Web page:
Saturday, February 28, 2009


Special mention: Hi Jake, you are wise beyond your years! Read the comment I left next to your comment!

Yippee! You are very lucky to be reading this at the same time as I have seen the men (the ‘Samoan Team’… I’ll explain that in another blog) return from fishing. Matt is with them (I hope), and has been out since 7am this morning... 8 ½ hours ago! I was expecting him back around lunch-time, so I guess I’m lucky to only have been concerned about him for the last 4 hours! The librarian at school a few days ago told me that her husband hadn’t returned home from fishing the night before. I asked her if she was worried and she replied, ‘No, he’ll be on an island on the other side of the atoll. He knows what to do”… well, at this stage I don’t have that much faith that Matt would know what to do, and I’m not sure that I trust these young men here with Matt yet!

Here is a photo hot off the press of Matt and Andrew cleaning their fish. Apparently they caught so many they were able to share them with not only the ‘Samoan Team’, but also the ‘New Zealand’ team. This morning they went over to the other side of the atoll, and then had to wait for the tide to be right before starting their fishing… I think someone should have checked the tide times on the internet, then I might have got my sleep-in instead of getting up at 6.30am!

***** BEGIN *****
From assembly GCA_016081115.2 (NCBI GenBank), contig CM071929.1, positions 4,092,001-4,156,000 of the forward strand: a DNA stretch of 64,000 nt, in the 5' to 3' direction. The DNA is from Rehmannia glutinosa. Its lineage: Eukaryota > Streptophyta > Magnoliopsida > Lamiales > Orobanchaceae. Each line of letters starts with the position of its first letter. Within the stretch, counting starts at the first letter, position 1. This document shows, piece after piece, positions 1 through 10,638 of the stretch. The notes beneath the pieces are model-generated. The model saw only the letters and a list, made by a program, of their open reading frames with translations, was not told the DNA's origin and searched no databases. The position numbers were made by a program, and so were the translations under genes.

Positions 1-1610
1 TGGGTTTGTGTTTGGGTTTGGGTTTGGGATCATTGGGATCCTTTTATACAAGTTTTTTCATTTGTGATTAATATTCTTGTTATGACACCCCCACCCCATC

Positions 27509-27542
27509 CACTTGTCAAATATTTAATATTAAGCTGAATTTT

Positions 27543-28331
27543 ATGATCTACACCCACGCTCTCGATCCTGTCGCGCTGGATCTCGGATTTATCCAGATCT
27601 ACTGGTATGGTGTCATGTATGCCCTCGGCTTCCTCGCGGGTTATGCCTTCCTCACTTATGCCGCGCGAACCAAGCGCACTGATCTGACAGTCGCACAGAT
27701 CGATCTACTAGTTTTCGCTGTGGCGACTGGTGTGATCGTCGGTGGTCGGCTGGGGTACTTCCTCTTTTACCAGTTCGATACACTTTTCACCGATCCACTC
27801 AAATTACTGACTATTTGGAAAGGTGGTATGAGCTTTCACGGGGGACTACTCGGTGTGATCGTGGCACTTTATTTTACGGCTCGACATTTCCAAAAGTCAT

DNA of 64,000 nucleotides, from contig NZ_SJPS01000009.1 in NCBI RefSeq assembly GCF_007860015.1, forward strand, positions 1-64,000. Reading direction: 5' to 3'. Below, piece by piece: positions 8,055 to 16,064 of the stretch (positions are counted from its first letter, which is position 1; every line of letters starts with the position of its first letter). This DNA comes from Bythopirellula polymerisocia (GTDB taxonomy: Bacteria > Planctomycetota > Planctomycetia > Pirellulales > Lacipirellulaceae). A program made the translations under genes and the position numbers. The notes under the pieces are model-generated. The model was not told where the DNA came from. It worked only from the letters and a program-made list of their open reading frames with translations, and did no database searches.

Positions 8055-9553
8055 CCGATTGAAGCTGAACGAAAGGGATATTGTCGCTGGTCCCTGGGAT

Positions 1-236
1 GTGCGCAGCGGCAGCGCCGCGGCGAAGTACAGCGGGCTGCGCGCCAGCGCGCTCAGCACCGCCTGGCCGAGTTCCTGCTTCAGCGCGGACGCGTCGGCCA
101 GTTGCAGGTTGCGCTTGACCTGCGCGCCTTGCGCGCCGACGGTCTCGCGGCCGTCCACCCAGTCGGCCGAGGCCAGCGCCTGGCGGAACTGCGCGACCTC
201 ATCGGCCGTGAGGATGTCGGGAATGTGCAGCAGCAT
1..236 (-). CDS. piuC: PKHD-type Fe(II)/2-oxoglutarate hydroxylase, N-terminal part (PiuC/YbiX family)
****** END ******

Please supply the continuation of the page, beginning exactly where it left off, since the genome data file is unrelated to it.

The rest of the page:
On Monday night there was a dancing and singing ‘competition’ by the three atolls. It is hard to say who was the ‘best’, but I definitely thought that Nukunonu put on a great show, turning up first and singing for a good half hour longer than the other two atolls, and wearing beautiful green lava lavas and hair pieces. Atafu arrived next. They had the best male dancers, dressed in great looking grass skirts and they put on the best dances, using decorative paddles. Fakaofo arrived later, in what I have to say were dribs and drabs; they must have been tired from acting as the hosts! They put up some pretty good singing though. And, of course, all the kids at school the next day thought that Fakaofo was the best… hmmm, could they be a little biased?!